AUGUST 26, 2005
There really is nothing new about corruption in Chicago, a city where clout and patronage have for years flowed freely. But lately, things have really gotten out of control at City Hall. A federal investigation into the wrongdoing has so far led to 30 indictments and 23 convictions. Those charged include a top official at the mayor’s office of intergovernmental affairs and the former deputy water commissioner, who pled guilty to taking bribes, shaking down companies for political contributions and rigging hiring.
Not surprisingly, Mayor Richard Daley, who was first elected in 1989, denies involvement in any of the scandals. They include fraud, violating a court order against using politics as a basis for hiring city workers, accepting bribes for city business and the disappearance of 840 truckloads of asphalt intended for city jobs.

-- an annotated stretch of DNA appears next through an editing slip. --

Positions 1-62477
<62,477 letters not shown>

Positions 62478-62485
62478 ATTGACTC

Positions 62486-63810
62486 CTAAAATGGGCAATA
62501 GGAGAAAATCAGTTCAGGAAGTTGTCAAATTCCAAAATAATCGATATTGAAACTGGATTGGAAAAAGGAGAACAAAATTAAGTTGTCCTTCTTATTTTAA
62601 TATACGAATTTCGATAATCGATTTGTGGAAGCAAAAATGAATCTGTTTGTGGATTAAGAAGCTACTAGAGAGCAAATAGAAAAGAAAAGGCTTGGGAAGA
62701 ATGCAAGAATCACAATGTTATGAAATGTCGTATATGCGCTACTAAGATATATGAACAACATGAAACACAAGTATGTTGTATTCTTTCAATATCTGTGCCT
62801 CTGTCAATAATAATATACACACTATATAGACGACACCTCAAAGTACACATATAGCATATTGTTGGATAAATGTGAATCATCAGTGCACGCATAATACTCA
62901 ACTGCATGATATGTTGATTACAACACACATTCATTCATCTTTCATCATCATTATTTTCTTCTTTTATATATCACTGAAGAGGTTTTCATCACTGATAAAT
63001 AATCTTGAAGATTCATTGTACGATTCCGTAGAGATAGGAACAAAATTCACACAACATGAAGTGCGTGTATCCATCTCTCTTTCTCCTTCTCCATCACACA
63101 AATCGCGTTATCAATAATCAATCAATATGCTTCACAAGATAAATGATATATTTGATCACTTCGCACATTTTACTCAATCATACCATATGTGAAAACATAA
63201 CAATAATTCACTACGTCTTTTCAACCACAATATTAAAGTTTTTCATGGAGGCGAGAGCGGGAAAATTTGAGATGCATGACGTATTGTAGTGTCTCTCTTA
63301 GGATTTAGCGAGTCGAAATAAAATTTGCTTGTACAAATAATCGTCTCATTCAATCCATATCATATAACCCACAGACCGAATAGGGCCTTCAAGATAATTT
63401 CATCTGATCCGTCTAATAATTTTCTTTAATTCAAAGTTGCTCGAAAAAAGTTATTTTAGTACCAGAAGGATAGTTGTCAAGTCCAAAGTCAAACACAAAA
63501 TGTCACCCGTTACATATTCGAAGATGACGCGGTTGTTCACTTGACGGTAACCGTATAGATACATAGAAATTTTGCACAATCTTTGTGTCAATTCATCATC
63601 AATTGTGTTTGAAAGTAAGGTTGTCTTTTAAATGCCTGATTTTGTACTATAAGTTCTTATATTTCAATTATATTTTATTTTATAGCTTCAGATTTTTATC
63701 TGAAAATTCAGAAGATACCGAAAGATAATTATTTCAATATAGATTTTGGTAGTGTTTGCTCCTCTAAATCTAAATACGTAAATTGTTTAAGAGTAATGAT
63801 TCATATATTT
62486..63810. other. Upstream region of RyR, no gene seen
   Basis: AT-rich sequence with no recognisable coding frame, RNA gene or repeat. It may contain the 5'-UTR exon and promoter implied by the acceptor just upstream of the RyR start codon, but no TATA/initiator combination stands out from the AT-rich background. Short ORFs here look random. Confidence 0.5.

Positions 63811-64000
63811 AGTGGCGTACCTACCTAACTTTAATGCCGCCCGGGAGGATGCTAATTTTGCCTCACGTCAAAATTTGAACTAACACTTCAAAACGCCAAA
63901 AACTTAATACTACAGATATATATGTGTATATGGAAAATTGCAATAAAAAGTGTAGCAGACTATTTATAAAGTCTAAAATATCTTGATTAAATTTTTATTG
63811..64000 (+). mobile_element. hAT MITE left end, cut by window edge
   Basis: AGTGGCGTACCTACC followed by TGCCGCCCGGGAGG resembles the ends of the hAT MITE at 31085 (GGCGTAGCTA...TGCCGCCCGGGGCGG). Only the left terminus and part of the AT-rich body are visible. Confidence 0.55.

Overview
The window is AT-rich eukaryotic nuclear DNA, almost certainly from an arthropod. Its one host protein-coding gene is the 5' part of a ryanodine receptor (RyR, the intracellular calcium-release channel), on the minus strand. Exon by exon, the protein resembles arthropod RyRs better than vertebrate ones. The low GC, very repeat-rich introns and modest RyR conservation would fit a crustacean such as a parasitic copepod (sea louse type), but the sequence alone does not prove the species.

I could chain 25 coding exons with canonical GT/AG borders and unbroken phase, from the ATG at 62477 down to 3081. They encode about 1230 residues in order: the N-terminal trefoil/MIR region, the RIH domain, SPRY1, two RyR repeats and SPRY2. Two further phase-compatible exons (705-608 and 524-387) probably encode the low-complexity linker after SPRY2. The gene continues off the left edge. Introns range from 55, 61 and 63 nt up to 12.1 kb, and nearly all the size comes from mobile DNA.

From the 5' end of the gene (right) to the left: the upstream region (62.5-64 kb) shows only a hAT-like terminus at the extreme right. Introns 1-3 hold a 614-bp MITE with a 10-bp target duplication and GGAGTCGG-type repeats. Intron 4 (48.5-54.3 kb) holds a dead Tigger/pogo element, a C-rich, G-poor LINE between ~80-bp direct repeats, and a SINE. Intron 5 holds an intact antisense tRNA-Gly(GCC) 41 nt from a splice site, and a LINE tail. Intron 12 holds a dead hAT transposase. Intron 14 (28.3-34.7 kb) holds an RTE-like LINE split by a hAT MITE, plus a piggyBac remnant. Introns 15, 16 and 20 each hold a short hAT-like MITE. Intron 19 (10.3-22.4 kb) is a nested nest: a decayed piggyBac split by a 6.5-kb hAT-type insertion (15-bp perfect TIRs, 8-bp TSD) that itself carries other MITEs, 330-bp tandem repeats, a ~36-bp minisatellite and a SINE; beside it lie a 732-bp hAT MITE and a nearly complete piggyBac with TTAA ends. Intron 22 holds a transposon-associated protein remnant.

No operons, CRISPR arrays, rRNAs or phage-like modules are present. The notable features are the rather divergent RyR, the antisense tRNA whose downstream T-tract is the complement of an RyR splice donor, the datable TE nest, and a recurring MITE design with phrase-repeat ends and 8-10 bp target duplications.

The asphalt scandal led to the resignation of Transportation Commissioner Miguel d’Escoto, whose department was responsible for the material. So far 17 people have pled guilty to charges relating to the asphalt’s disappearance. The latest, a suburban paving contractor, admitted that he bought 60 truckloads of the stolen goods.
While federal prosecutors in Illinois are quite busy with these Chicago cases, they are also preparing for the upcoming trial of former Illinois Governor George Ryan, who is charged with racketeering.
If you recall, Ryan was charged with using his office for the gain of family, friends and himself. He is accused of accepting free vacations and other perks while doling out favors, such as lucrative state contracts to his lobbyist buddies.
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